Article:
After his stint in commercial nuclear power, he served on the Argonne Board of Governors, providing further oversight of their facilities. Now, he is enjoying a less busy retirement in South Carolina, although he often spends time helping children with disabilities at a rehabilitation center there.

Susan found herself drawn to the operations and performance improvement aspects of her father’s work. Her favorite role was in nuclear operations at Idaho National Laboratory. She loved her time managing older facilities at the Materials and Fuels Complex (MFC), where pioneering advancements in nuclear technology were made. Hipp has always appreciated being part of a team, trying to bring all the research and maintenance pieces of the puzzle together and interacting with communities across the lab to find a balance between operational rigor, sustainability and research outcomes. She is now working on a Management System Transformation effort to simplify and integrate the processes directing how work is performed.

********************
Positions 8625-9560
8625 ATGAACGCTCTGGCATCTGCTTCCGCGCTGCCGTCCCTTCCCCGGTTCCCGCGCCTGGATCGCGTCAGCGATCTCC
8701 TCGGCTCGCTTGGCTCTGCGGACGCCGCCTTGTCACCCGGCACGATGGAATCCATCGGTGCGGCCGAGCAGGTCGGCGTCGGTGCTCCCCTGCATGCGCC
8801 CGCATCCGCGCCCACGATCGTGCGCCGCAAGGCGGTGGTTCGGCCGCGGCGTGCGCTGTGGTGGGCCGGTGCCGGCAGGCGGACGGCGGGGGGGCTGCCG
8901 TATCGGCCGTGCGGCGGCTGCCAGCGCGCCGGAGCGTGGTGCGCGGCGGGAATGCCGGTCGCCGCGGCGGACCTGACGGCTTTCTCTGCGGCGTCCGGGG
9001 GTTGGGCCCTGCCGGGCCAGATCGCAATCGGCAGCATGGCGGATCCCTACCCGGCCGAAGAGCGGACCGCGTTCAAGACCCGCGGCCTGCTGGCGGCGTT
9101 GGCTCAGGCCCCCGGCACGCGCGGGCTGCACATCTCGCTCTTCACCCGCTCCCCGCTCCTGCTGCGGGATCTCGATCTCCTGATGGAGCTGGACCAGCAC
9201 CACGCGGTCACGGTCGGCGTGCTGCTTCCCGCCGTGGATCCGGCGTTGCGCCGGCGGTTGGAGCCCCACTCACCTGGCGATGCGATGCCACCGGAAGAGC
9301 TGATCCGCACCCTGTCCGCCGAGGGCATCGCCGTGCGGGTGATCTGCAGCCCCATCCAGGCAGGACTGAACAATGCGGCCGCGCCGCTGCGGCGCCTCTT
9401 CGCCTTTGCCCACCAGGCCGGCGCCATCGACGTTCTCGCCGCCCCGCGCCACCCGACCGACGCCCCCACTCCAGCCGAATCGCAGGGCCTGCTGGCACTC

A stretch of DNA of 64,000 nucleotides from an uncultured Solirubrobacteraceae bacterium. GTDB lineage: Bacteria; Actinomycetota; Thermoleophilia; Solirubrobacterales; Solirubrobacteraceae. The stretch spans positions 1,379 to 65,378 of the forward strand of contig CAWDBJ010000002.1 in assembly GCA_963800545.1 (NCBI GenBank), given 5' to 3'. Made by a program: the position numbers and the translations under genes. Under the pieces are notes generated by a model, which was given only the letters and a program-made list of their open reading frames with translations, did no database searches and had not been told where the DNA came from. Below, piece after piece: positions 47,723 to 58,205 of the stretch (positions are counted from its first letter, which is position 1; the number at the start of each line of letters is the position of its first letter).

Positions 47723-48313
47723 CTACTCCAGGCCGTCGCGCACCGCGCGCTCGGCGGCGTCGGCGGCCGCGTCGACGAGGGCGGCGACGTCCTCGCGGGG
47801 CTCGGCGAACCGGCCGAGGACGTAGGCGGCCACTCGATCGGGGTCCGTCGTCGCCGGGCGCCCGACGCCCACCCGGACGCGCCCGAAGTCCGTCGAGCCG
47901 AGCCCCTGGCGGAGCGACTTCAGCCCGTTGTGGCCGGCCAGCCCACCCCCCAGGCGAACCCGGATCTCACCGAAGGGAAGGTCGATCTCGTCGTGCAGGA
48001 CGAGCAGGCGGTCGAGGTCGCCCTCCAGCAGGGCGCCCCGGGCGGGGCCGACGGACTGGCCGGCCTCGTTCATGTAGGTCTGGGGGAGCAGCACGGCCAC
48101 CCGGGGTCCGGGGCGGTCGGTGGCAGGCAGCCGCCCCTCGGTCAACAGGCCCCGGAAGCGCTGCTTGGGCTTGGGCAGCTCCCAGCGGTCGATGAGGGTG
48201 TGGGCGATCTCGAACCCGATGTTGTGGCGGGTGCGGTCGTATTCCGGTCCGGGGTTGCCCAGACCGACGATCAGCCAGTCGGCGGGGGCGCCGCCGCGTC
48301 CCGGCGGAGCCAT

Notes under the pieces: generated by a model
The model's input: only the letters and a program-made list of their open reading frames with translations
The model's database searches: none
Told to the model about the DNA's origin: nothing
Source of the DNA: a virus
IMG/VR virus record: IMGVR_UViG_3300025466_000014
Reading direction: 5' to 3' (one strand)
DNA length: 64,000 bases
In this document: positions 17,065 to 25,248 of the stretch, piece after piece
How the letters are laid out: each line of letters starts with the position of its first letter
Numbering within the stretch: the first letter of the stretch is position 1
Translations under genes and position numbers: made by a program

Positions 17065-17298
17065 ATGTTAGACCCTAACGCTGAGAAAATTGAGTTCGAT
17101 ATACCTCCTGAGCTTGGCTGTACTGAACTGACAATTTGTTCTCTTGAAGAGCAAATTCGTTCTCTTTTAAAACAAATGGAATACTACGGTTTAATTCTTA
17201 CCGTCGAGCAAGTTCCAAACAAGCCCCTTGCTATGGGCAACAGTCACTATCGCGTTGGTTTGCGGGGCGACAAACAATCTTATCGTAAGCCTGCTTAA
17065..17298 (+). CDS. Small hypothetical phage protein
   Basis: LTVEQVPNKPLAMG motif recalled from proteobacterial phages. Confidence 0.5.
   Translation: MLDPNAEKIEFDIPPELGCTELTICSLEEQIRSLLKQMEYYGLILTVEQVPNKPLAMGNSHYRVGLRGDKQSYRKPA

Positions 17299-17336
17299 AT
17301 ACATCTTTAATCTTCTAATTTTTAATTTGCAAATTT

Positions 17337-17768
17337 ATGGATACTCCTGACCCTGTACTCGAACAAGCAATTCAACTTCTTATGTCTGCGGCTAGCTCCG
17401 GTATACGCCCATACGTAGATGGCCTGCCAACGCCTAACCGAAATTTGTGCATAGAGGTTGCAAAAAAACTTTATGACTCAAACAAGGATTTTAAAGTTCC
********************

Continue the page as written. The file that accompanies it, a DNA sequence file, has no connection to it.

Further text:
Susan loves being able to contact her father when questions arise at work.

“Dad was always interested and could always offer insight into the technical questions, but I was really asking about operational matters,” she said. “What should operations look like, feel like? How do you motivate and inspire people to raise the standards?

“And for just a few pounds of high-quality Virginia peanuts a year, he was good for all sorts of great advice. That was part of the ‘Rickover Effect.’ What he had learned from his experience in the Navy and with Rickover’s standards benefited me a generation later.”

In Adm. Davis’ words, Susan was the “lowest cost client he ever had as a consultant!”

Susan’s husband, Tom Hipp, moved to Idaho from South Carolina, although he was initially drawn to the area for reasons outside of its thriving engineering industry. “I could say that I came out here for an intense interest in all things nuclear, but I really came out here to fly-fish, and electrical engineering was just a means of supporting that habit,” Tom said. “I thought I would stay out here for a couple of years, get tired of the winters, and then go back to South Carolina. That was 30-plus years ago.”